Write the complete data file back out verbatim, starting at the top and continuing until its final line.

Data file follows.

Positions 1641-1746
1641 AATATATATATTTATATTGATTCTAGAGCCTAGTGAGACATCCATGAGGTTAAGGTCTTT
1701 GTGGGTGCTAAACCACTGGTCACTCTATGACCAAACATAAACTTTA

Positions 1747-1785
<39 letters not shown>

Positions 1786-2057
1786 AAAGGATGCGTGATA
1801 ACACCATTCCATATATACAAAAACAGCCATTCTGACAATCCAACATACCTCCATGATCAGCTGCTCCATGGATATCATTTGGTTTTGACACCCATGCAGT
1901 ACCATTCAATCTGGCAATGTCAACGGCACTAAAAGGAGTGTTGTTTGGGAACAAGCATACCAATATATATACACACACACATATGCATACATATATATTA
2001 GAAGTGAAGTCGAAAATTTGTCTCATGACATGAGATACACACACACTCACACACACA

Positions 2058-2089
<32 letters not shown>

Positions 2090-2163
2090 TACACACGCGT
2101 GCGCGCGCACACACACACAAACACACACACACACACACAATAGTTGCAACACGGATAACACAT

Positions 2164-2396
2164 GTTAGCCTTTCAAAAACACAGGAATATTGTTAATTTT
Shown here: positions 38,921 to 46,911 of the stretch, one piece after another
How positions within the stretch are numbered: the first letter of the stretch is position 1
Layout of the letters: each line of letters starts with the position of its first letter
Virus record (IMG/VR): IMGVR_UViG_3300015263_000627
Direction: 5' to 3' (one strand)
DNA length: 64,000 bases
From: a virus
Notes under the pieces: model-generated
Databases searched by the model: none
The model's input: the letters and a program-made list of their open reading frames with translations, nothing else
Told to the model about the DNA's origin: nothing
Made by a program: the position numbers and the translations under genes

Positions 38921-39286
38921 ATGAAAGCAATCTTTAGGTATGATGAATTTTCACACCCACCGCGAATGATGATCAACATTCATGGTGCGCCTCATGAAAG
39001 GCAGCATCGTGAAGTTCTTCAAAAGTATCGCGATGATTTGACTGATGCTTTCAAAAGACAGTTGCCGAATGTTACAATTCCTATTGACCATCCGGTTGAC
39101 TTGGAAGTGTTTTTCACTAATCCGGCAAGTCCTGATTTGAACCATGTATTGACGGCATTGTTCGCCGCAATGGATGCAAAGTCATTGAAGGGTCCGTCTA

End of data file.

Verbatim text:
Positions 1641-1746
1641 AATATATATATTTATATTGATTCTAGAGCCTAGTGAGACATCCATGAGGTTAAGGTCTTT
1701 GTGGGTGCTAAACCACTGGTCACTCTATGACCAAACATAAACTTTA

Positions 1747-1785
<39 letters not shown>

Positions 1786-2057
1786 AAAGGATGCGTGATA
1801 ACACCATTCCATATATACAAAAACAGCCATTCTGACAATCCAACATACCTCCATGATCAGCTGCTCCATGGATATCATTTGGTTTTGACACCCATGCAGT
1901 ACCATTCAATCTGGCAATGTCAACGGCACTAAAAGGAGTGTTGTTTGGGAACAAGCATACCAATATATATACACACACACATATGCATACATATATATTA
2001 GAAGTGAAGTCGAAAATTTGTCTCATGACATGAGATACACACACACTCACACACACA

Positions 2058-2089
<32 letters not shown>

Positions 2090-2163
2090 TACACACGCGT
2101 GCGCGCGCACACACACACAAACACACACACACACACACAATAGTTGCAACACGGATAACACAT

Positions 2164-2396
2164 GTTAGCCTTTCAAAAACACAGGAATATTGTTAATTTT
Shown here: positions 38,921 to 46,911 of the stretch, one piece after another
How positions within the stretch are numbered: the first letter of the stretch is position 1
Layout of the letters: each line of letters starts with the position of its first letter
Virus record (IMG/VR): IMGVR_UViG_3300015263_000627
Direction: 5' to 3' (one strand)
DNA length: 64,000 bases
From: a virus
Notes under the pieces: model-generated
Databases searched by the model: none
The model's input: the letters and a program-made list of their open reading frames with translations, nothing else
Told to the model about the DNA's origin: nothing
Made by a program: the position numbers and the translations under genes

Positions 38921-39286
38921 ATGAAAGCAATCTTTAGGTATGATGAATTTTCACACCCACCGCGAATGATGATCAACATTCATGGTGCGCCTCATGAAAG
39001 GCAGCATCGTGAAGTTCTTCAAAAGTATCGCGATGATTTGACTGATGCTTTCAAAAGACAGTTGCCGAATGTTACAATTCCTATTGACCATCCGGTTGAC
39101 TTGGAAGTGTTTTTCACTAATCCGGCAAGTCCTGATTTGAACCATGTATTGACGGCATTGTTCGCCGCAATGGATGCAAAGTCATTGAAGGGTCCGTCTA